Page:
Sunday, September 6, 2015

St. Irenaeus of Lyons: 2nd Century Church Father refutes the heresy of Islam

Irenaeus' classic refutation of the heretics, "Image of the King, versus the image of a Fox," anticipates Muhammad's heresy by nearly 500 years.

St Irenaeus, Against Heresies, 1.8; CCEL, ANF01, Ch VIII

Such, then, is their system, which neither the prophets announced, nor the Lord taught, nor the apostles delivered, but of which they boast that beyond all others they have a perfect knowledge.  
They gather their views from other sources than the Scriptures; and, to use a common proverb, they strive to weave ropes of sand, while they endeavour to adapt with an air of probability to their own peculiar assertions the parables of the Lord, the sayings of the prophets, and the words of the apostles, in order that their scheme may not seem altogether without support. In doing so, however, they disregard the order and the connection of the Scriptures, and so far as in them lies, dismember and destroy the truth.  
By transferring passages, and dressing them up anew, and making one thing out of another, they succeed in deluding many through their wicked art in adapting the oracles of the Lord to their opinions.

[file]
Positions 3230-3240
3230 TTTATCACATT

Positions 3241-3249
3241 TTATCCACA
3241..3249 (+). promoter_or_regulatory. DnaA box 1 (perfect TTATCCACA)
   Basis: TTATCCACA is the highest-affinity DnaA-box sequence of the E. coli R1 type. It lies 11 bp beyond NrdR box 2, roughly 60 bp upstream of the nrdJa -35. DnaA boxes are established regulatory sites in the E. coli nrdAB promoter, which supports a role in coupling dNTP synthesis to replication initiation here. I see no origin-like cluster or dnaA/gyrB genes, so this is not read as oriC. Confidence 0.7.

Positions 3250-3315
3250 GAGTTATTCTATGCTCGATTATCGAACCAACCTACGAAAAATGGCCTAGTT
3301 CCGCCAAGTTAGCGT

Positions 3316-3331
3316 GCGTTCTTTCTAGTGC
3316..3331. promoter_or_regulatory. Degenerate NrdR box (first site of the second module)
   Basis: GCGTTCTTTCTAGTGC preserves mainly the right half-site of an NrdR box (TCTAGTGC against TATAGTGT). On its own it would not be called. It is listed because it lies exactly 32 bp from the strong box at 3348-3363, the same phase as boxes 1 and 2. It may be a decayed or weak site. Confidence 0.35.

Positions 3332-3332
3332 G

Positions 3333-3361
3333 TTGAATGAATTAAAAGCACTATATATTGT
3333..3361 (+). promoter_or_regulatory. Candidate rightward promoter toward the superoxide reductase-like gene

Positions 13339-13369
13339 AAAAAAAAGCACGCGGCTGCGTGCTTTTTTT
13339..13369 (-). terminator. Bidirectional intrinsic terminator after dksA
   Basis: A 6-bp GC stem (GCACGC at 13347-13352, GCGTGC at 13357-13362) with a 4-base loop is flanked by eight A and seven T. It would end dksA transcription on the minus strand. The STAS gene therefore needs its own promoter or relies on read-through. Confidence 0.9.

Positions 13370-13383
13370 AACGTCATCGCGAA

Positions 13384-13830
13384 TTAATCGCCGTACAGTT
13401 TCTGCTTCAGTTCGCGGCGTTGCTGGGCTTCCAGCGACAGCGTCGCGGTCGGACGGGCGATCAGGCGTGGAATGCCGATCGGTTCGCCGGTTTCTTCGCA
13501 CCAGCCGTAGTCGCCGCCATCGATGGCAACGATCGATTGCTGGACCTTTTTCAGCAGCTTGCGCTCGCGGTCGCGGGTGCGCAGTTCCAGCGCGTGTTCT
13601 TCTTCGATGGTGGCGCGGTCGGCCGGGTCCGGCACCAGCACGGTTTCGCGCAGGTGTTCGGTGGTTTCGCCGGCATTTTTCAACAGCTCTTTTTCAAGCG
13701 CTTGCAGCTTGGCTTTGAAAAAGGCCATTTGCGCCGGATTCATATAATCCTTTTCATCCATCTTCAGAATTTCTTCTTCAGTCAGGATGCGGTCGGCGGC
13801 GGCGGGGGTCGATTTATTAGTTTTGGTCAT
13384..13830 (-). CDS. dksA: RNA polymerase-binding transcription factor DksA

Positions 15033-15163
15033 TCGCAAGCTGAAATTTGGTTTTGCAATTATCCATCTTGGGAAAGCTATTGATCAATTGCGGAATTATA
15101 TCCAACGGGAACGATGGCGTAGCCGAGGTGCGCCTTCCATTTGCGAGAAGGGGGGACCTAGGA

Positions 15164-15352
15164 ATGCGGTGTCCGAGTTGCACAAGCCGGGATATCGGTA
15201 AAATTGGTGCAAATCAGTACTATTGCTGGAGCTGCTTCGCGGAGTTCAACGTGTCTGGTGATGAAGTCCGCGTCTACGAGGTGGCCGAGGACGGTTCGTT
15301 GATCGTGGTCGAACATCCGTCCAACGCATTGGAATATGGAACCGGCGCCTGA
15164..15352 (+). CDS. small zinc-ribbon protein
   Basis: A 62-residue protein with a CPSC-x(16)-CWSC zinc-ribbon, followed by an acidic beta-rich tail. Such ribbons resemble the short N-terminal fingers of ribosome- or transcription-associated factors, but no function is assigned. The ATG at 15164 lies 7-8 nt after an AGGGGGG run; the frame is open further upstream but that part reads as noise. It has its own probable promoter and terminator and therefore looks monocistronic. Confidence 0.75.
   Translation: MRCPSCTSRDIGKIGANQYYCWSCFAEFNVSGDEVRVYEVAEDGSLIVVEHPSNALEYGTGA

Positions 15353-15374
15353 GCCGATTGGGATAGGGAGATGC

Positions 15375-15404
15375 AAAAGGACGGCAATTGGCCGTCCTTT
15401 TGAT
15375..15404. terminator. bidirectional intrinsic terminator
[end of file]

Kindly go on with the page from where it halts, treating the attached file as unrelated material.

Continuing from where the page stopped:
Their manner of acting is just as if one, when a beautiful image of a king has been constructed by some skilful artist out of precious jewels, should then take this likeness of the man all to pieces, should rearrange the gems, and so fit them together as to make them into the form of a dog or of a fox, and even that but poorly executed; and should then maintain and declare that this was the beautiful image of the king which the skilful artist constructed, pointing to the jewels which had been admirably fitted together by the first artist to form the image of the king, but have been with bad effect transferred by the latter one to the shape of a dog, and by thus exhibiting the jewels, should deceive the ignorant who had no conception what a king’s form was like, and persuade them that that miserable likeness of the fox was, in fact, the beautiful image of the king.  
In like manner do these persons patch together old wives’ fables, and then endeavour, by violently drawing away from their proper connection, words, expressions, and parables whenever found, to adapt the oracles of God to their baseless fictions. We have already stated how far they proceed in this way with respect to the interior of the Pleroma*.